Once Trump is returned, the Democrat cities back in order, the vaccine rolled out for SARS2, then watch the USA economy take off again.

All those pigs lined up for takeoff?

Just don't mention the debt...

The violent protests are boosting Trumps numbers.

The "fiery but mostly peaceful" protests?

Second cluster, the church is getting bigger

Thirteen more cases of coronavirus have been announced on Saturday.

Eleven of the new cases are in the Auckland community, with 10 linked to the Auckland August cluster and one under investigation. The two others are imported cases, caught in managed isolation.

The Mount Roskill Evangelical Fellowship ‘sub-cluster’ now has 18 cases linked to it – with six more announced on Saturday.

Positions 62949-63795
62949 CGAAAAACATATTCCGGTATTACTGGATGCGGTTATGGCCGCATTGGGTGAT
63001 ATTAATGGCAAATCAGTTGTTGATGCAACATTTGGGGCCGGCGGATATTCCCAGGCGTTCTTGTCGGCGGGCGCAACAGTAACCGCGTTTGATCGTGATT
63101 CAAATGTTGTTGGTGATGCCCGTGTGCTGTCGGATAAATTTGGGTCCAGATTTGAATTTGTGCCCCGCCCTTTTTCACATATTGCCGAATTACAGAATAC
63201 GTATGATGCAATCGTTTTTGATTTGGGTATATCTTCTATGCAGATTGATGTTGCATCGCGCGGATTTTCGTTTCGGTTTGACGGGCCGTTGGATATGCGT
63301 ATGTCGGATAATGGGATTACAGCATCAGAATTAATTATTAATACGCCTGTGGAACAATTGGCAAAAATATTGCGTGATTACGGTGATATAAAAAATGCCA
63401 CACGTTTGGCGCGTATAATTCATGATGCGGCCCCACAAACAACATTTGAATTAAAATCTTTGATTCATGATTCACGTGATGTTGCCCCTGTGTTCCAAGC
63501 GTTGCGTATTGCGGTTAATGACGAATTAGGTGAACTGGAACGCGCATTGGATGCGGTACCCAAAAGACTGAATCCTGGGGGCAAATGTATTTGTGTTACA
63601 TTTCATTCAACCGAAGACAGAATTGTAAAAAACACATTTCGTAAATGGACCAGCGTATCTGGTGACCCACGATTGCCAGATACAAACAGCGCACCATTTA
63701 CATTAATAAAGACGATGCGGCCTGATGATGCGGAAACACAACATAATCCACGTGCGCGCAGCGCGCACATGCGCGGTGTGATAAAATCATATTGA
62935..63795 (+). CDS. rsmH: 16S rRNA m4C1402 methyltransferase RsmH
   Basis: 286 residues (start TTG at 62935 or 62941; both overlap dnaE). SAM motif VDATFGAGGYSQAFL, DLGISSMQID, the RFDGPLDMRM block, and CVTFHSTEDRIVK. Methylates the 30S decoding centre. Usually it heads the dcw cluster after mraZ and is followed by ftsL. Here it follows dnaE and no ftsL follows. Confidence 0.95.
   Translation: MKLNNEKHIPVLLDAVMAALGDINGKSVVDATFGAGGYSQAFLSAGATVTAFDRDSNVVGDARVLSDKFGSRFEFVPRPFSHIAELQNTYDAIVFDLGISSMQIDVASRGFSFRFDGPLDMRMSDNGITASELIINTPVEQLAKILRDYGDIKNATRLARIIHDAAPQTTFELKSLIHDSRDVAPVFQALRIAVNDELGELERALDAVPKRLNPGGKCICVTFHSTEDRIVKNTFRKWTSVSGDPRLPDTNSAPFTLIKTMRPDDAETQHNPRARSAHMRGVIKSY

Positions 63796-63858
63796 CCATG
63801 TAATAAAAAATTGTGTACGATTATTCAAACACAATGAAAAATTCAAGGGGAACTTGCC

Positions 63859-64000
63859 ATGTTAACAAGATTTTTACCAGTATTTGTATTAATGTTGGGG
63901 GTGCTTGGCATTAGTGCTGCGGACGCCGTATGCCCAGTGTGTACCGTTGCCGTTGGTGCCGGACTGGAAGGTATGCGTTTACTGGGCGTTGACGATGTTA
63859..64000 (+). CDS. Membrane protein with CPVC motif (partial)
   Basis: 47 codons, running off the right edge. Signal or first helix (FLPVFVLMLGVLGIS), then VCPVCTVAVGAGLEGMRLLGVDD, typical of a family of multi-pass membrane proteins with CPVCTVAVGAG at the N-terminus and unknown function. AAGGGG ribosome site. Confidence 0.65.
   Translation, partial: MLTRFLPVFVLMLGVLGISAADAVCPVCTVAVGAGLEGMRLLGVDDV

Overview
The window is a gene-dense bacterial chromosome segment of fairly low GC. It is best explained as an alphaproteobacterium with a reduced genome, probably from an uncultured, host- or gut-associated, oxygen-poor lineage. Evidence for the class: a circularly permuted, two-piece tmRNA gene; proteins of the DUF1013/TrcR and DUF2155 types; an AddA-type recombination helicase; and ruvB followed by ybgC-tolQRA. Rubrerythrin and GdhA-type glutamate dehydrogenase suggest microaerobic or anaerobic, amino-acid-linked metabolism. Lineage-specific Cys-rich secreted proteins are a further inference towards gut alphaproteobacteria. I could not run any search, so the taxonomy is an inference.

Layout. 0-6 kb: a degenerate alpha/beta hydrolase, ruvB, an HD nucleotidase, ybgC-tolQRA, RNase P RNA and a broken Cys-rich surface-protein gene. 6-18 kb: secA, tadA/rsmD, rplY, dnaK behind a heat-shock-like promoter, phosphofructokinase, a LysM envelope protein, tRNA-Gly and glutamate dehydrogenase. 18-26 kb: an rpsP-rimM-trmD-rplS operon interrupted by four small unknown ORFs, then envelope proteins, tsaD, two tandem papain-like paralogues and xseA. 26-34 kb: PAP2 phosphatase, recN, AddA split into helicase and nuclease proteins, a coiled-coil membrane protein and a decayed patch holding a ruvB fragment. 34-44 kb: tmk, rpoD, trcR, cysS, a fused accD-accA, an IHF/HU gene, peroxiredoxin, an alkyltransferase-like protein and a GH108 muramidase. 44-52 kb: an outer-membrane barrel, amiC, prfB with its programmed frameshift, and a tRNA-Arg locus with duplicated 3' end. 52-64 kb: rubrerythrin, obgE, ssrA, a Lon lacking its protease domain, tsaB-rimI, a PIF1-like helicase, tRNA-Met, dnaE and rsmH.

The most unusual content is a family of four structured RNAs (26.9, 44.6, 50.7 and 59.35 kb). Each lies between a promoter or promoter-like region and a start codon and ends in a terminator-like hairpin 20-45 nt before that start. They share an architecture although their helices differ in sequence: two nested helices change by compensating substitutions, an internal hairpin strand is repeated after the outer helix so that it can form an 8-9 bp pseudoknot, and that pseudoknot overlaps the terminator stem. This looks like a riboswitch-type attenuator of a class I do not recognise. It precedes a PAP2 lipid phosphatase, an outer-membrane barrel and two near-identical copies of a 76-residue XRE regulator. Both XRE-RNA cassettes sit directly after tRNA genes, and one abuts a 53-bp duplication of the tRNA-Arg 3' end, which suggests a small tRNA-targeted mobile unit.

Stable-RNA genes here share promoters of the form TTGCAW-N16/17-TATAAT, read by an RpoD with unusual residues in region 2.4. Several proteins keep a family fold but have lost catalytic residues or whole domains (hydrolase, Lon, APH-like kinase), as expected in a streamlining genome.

Rather predictable that this would be the case, but damn. I suspect that with that gathering momentum Auckland level 3 might be extended. Very telling that they have stopped doing the press conferences when the news goes bad - they were always about plumping the PM's profile rather than public benefit.

Is it safe to visit Auckland?

it is generally - just stay away from Ponsoby/Grey Lynn - too many lefties.

As expected (given how recently these cases have been cropping up): Church members were gathering for private prayer meetings during lockdown:
This is potentially going to blow up case numbers badly, depending on how frequent and how mixed these prayer meetings were.

Eye opening

The currency graph at the bottom of the article has a technical target of 0.715 for the kiwi to the USD according to my own analysis made on 21st July. Not terribly keen on this scenario, but will see if it pans out.

I think I have the worst timing in the world for getting money out from the US... You can take one guess when I need it.

I have the worse timing for changing NZD to USD!